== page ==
In this week’s Sports Illustrated, there is an article about Bobby Orr. For those who don’t know who Orr is, he is currently one of the top hockey player agents in North America. More importantly, for those who don’t know who Orr was, he was, arguably, the greatest hockey player ever. He was certainly the greatest hockey player of his time (the 1970s).
As with most sports, one person does not a winning team make. In hockey, there are five men on the ice at any given time and lines (the group of players on the ice at one time) change frequently. Success can only come from a true team effort.
In hockey and life in general, there are leaders and there are followers. Those with talent, especially off the charts talent, can choose to accept their role as a leader – because the most talented are always looked upon to lead by their peers – or they can remain an individual contributor. In the former case, a great individual can raise the bar for others, challenge them and teach them how to be better, making a larger group of people fundamentally better. In the latter case, a star player rides alone, doing great things, but limited by the constraints of being an island.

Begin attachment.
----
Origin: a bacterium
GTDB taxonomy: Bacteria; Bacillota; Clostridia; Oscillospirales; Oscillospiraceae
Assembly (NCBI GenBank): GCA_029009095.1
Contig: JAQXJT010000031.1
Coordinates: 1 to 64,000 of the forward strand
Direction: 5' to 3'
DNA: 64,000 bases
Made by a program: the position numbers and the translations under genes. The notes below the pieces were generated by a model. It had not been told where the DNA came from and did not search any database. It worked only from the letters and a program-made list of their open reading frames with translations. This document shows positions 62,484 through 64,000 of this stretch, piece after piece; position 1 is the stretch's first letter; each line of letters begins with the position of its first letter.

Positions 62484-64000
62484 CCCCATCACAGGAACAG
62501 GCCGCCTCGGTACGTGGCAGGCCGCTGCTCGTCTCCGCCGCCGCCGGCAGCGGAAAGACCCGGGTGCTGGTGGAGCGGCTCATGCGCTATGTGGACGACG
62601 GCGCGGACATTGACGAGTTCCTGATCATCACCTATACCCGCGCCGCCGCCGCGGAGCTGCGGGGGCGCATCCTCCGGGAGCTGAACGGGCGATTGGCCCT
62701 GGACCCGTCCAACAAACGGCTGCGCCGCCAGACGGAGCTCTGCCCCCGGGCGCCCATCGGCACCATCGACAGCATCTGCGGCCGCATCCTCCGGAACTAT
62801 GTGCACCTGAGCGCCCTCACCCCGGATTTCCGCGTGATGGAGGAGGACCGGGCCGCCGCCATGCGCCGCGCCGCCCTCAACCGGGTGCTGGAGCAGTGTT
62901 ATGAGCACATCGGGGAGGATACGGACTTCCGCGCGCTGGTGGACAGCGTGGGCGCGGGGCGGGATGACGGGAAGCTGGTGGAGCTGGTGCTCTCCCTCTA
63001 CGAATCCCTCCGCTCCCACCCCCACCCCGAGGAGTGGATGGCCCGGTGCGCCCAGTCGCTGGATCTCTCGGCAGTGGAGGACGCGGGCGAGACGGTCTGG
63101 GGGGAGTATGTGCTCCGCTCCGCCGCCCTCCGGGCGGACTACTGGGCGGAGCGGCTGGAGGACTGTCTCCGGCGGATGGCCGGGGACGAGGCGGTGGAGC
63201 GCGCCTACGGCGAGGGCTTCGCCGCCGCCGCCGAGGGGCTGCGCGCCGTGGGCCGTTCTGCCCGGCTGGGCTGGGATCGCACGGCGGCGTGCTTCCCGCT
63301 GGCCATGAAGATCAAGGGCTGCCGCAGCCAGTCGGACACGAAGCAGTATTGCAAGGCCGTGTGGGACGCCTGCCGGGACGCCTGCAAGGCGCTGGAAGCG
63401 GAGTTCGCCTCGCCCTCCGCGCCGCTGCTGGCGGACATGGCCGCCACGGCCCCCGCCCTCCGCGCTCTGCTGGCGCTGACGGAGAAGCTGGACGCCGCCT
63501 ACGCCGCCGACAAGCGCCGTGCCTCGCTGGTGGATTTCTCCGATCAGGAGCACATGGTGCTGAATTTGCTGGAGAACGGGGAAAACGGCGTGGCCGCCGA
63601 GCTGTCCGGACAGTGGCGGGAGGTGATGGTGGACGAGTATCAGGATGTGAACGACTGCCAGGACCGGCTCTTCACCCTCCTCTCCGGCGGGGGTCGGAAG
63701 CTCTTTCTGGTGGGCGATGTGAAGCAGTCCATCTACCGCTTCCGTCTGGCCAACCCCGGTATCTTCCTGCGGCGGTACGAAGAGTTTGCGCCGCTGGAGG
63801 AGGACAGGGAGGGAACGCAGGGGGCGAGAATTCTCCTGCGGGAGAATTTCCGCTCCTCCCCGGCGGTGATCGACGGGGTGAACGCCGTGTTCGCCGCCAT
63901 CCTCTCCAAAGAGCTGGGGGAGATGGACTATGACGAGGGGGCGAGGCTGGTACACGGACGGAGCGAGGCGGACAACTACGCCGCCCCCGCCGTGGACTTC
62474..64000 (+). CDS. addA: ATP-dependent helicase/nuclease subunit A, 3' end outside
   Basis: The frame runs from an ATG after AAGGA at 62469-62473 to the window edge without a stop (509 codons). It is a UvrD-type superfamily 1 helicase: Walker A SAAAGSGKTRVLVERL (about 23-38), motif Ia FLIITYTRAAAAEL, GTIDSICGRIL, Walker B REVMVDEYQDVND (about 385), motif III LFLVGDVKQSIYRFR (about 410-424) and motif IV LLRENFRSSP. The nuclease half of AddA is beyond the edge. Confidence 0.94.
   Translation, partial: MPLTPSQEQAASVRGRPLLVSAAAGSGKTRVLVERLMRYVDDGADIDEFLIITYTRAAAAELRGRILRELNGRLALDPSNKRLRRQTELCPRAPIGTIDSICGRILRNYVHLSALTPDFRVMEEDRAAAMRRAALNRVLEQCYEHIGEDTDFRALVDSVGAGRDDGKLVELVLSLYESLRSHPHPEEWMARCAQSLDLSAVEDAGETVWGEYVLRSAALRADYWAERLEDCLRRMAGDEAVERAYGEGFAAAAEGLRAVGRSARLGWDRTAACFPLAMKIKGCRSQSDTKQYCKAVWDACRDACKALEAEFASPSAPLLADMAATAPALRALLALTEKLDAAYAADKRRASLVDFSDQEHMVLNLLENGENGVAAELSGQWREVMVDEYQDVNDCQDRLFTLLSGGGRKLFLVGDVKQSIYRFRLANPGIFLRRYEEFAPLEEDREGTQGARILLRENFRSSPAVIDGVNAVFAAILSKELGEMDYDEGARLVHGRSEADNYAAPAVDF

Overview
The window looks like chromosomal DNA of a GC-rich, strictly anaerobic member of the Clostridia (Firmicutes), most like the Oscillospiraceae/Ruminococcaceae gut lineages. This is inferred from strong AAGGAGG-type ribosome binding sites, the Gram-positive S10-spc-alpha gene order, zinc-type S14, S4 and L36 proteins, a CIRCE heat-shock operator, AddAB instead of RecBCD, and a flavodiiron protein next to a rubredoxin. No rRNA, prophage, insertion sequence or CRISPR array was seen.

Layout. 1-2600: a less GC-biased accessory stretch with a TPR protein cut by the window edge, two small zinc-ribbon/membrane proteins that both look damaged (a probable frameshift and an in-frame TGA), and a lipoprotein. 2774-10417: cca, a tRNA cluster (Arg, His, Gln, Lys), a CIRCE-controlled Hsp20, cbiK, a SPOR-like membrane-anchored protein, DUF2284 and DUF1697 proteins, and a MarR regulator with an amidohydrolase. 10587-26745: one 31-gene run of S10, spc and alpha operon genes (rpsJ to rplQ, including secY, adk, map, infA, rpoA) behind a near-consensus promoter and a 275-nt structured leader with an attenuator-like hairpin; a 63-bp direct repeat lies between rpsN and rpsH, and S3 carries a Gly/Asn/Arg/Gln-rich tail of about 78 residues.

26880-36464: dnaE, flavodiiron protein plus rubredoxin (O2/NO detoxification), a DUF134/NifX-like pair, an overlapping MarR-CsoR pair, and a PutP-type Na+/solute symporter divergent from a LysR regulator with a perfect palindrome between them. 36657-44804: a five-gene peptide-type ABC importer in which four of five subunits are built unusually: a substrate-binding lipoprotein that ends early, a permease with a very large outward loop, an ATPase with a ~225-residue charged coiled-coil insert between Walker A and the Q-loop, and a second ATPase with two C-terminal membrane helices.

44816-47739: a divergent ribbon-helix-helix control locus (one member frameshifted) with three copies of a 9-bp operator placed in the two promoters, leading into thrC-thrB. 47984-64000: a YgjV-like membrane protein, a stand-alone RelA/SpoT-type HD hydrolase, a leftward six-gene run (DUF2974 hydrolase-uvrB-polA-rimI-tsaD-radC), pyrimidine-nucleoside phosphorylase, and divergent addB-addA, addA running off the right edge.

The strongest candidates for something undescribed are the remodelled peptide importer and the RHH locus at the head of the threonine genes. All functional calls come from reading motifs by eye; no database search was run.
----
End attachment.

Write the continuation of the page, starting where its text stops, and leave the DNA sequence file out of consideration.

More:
Orr was a natural leader who took the lead and made his team better. Hard on himself and hard on others. He quickly gave credit to his teammates and knew that his team would win as a unit or lose as one. In the article, there is a quote about Orr’s leadership that says it all. Ken Dryden, a goalie for the Montreal Canadians, who played against Orr says:
“He brought others with him; he wanted them involved. That’s what made him so different: It felt like a five-player stampede moving toward you – and at his pace. He pushed his teammates, [because] you’re playing with the best player in the league and he’s giving you the puck and you just can’t mess it up. You had to be better than you’d ever been.”
Talented individuals in any type of organization have tremendous leadership potential. When they use their talents to make their entire team better, the results can be outstanding. The team is comprised of one tremendously talented individual and many people performing at or above the limits of their capabilities, trying to rise to the level of their leader. When a supremely talented individual chooses to work alone, he/she leaves the team behind, missing the opportunity to leverage their ability across a larger group. Certainly not a tragedy, but definitely a waste.
If you manage such talented people, it’s your job to teach them the benefits that both they and the entire group get from their accepting the leadership call and the advantages that come from their giving others the puck.